Originally published on Nexus Media.
By Jeremy Deaton
Global investment in clean energy fell by 18 percent last year, according to new research from Bloomberg New Energy Finance. Investment still lags behind the level needed to meet the goals laid out in the Paris Agreement.
But last year’s 18% drop doesn’t tell the whole story. Lurking among the numbers are a few bright spots.
Solar is getting a lot cheaper, reducing investment in solar.
It sounds paradoxical, but falling prices for photovoltaic solar have stunted investment. Solar energy is getting cheaper and cheaper every year, meaning developers can build more panels at lower cost. Falling costs for small-scale projects like rooftop solar, in particular, account for a significant share of declining clean-energy investment worldwide.
Offshore wind is getting big.
Offshore wind, once a pastime for Northern European countries like the United Kingdom, Germany and Denmark, is now going mainstream. The technology is finally taking hold in the United States, China and Taiwan.
Last year saw America’s first-ever offshore wind farm, a modest installation off the coast of Rhode Island. The U.S. will see more offshore wind in the years ahead, as developers build larger turbines that can produce more power at lower cost.
China has scaled back investment, but only temporarily.
Clean-energy investment in Asia saw a precipitous drop. China has built more renewable energy than it knows what to do with, and now it’s scaling back on development as it works to take advantage of existing capacity.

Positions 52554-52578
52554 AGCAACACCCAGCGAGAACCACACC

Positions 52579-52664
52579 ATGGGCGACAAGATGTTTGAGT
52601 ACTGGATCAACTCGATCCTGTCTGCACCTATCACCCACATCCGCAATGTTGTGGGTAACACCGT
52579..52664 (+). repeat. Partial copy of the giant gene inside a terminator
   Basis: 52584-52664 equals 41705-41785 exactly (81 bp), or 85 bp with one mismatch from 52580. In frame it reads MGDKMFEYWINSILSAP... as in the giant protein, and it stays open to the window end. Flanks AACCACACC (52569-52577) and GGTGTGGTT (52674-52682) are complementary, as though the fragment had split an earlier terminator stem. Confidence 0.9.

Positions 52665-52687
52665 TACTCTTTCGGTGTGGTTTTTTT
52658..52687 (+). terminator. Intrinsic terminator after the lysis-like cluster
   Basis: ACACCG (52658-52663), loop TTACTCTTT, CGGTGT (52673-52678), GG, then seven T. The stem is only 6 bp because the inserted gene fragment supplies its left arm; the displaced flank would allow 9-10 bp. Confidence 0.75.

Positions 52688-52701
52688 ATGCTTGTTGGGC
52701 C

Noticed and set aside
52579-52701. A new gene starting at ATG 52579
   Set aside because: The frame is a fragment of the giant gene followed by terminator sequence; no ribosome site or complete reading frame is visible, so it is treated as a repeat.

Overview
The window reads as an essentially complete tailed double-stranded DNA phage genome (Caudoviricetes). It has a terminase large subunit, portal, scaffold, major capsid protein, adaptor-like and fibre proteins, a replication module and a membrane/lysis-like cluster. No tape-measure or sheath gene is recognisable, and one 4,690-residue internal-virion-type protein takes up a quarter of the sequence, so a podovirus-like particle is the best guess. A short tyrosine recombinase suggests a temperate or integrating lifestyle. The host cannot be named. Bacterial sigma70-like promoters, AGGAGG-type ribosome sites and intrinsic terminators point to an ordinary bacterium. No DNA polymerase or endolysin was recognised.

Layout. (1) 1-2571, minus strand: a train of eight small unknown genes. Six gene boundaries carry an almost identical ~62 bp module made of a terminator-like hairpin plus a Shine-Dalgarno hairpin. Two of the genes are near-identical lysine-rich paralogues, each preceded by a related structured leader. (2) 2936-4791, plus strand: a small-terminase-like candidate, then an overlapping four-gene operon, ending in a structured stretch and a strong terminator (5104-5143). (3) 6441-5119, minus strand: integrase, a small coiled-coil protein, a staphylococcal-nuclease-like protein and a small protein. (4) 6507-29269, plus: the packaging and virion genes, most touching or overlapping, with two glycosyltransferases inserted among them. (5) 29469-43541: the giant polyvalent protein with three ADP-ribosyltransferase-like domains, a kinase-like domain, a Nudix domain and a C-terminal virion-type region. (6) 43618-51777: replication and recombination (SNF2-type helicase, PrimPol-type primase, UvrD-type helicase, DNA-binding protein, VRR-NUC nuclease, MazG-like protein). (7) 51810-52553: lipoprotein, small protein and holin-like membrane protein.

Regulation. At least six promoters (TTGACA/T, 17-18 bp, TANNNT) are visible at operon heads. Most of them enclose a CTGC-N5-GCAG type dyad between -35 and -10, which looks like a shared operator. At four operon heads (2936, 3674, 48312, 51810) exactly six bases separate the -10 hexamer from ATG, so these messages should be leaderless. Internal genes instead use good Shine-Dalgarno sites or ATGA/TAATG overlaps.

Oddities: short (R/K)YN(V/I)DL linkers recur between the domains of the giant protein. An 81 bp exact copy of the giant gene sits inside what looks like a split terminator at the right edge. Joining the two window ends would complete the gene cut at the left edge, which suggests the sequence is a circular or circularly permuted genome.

China is building a national power grid that will bring solar and wind energy generated in rural areas to coastal cities that need it. Currently, a good chunk of that clean energy is bottled up. (This problem is not unique to China. Globally, last year saw soaring investment in smart-grid technology that will help people take advantage of wind and solar power.)
The Chinese clean-energy slow-down is likely only temporary. Expect investment to bounce back. Last week, China announced it will spend $360 billion on renewables by 2020 as part of an effort to slow climate change and curb dangerous air pollution.
In Europe, clean-energy investment stayed more or less level. In the United States, investment took a small hit after Congress extended tax credits for wind and solar, giving developers more time to complete installations.
Falling prices for renewables and growing concern about climate change are likely to spur more investment in the years ahead. So, while the political future of renewable energy remains uncertain, particularly at the federal level in the U.S., the trends point in the right direction.
Reprinted with permission.
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